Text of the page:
Many students have a hectic schedule and often lack time to sit down to have a proper meal. As a student myself, I often rush through meals, eat processed food to save time or even forget about eating. Unfortunately, these poor eating habits lead to feeling tired, increase stress and weaken the immune system. Through my own experiences, I learned how to incorporate healthy eating habits with a restless agenda. Here are some tips that you can do to start eating well with a busy life.
Put a reminder in your planner or calendar. If you are the type of person that likes to plan out everything on your agenda, don’t forget to insert time slots to remind yourself to eat a snack or a meal. This note will help you to remember to eat something even if you are busy running around or working on homework. Having a snack break will also help you to take a break and let your brain relax for a moment after long hours of hard work.
Drink plenty of water to stay hydrated. People often forget to drink water when they are busy. However, the body needs water to carry out appropriate functions, especially our brain function. When dehydrated, your cognitive function will decline and your brain will not be working efficiently. Carry a reusable water bottle with you all the time and refill it at the water stations around campus. Different applications on the market can remind you to drink water throughout the day.
Choose the better protein or granola bars. Try not to replace a meal with these bars. The nutrients in the bar are not enough to make your body function well. These bars are more like snacks that offer a quick source of energy when the body is low in energy. When buying energy bars, check the ingredient list to ensure you know familiar with what goes into the bars. My general rule is, if the name sounds too strange, I will not buy it. With some planning, you can make homemade bars to adjust to your own needs and flavors.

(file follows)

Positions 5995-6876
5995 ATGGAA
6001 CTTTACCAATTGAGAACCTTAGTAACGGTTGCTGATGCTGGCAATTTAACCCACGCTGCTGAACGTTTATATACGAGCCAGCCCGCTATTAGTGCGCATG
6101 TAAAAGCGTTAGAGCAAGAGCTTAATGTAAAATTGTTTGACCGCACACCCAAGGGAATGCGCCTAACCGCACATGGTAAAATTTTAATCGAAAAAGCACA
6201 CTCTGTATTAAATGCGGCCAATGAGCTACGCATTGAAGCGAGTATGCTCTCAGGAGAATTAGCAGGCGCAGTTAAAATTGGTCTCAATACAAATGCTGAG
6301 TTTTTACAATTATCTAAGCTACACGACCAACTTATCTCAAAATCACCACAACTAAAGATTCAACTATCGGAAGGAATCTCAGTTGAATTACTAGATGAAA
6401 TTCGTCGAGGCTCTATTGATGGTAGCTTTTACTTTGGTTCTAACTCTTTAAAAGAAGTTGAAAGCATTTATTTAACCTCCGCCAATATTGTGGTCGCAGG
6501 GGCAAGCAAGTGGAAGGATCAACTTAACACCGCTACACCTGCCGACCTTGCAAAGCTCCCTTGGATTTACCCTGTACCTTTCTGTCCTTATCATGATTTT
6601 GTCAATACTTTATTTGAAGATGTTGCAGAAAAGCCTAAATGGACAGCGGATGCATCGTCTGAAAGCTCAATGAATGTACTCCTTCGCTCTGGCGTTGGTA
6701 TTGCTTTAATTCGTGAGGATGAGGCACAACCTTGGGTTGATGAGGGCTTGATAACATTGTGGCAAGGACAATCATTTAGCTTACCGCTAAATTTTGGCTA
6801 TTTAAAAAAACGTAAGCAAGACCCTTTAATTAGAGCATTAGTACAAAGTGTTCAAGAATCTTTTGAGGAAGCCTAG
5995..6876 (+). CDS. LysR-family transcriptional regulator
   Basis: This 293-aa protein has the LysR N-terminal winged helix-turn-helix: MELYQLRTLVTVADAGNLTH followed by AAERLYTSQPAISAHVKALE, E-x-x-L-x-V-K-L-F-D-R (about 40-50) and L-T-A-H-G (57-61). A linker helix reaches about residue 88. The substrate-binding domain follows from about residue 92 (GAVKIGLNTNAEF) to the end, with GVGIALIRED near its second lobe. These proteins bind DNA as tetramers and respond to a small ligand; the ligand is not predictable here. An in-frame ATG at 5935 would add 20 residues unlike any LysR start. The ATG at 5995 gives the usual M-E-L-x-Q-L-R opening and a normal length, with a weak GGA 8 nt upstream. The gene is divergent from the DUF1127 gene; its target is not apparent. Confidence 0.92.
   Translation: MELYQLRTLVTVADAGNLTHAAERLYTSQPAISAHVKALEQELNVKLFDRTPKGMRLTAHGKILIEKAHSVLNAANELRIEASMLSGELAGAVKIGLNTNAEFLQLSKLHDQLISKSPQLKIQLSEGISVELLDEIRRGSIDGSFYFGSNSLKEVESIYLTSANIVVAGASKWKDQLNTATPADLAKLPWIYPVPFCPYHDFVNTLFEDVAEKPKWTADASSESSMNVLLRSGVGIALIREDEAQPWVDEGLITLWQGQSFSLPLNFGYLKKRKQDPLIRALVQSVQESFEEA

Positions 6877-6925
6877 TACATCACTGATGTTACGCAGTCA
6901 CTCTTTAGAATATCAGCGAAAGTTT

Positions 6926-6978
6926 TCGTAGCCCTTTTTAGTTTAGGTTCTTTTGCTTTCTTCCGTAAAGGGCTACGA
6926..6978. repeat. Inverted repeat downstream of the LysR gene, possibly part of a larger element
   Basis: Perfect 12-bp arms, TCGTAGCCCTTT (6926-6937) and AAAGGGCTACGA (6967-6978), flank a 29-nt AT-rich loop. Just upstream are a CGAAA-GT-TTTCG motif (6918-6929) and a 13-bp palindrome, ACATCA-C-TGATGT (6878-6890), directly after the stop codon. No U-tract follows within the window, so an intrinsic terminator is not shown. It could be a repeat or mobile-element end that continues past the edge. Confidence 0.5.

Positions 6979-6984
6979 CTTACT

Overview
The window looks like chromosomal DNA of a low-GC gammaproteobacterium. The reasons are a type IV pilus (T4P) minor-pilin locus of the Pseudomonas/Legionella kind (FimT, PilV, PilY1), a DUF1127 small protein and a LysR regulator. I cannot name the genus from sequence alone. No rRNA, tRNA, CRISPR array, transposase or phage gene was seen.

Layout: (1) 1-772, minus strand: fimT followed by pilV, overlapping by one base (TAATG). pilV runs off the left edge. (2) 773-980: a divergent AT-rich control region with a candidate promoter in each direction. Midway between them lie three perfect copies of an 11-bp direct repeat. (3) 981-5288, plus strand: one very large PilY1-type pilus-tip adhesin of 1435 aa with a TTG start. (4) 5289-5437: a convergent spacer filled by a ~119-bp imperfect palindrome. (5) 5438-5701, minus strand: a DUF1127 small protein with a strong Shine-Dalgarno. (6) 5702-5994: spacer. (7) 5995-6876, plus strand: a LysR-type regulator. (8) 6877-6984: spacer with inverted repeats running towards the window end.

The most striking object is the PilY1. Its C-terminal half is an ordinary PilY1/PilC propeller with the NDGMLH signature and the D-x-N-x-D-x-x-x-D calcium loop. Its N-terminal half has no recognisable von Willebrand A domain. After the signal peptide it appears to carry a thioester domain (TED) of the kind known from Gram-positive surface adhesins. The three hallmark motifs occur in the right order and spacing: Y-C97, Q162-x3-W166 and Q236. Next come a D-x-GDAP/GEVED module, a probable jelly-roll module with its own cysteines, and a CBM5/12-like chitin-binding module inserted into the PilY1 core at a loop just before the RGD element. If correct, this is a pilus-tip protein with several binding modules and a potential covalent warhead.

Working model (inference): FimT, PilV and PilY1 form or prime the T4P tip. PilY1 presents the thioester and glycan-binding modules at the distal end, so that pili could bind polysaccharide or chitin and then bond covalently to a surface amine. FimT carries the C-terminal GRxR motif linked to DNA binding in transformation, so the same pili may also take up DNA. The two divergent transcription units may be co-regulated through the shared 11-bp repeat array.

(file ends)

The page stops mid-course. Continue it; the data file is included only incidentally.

Pack your own snacks. You can pack fruits, vegetables or nuts to eat during the day. Some snack ideas are apple slices with almond butter, pretzels with hummus or trail mix. You know what goes into your snack when you make or pack it yourself. It will also help you save a substantial amount of money in the long run. Most importantly, snacking throughout the day can also prevent overeating or eating less nutrient dense meals later.
Make healthier choices in restaurants. Many people choose to eat out when they feel like they do not have enough time to cook. Identifying and ordering a more nutritious option in a restaurant is easier than you think. Try to choose dishes that contain mostly vegetables, whole grains, and lean protein. Consider adding various side dishes to create a balanced meal. Additionally, pay attention to the portion size offered. Restaurants often serve portions that are too much for one person to finish, so you should not feel obligated to finish everything on the plate. To avoid overeating, consider splitting a meal with a friend, ask for a smaller portion or put half of the plate in a to-go box for another time.
This blog post was written by Nutrition Outreach Worker, Lucy Yu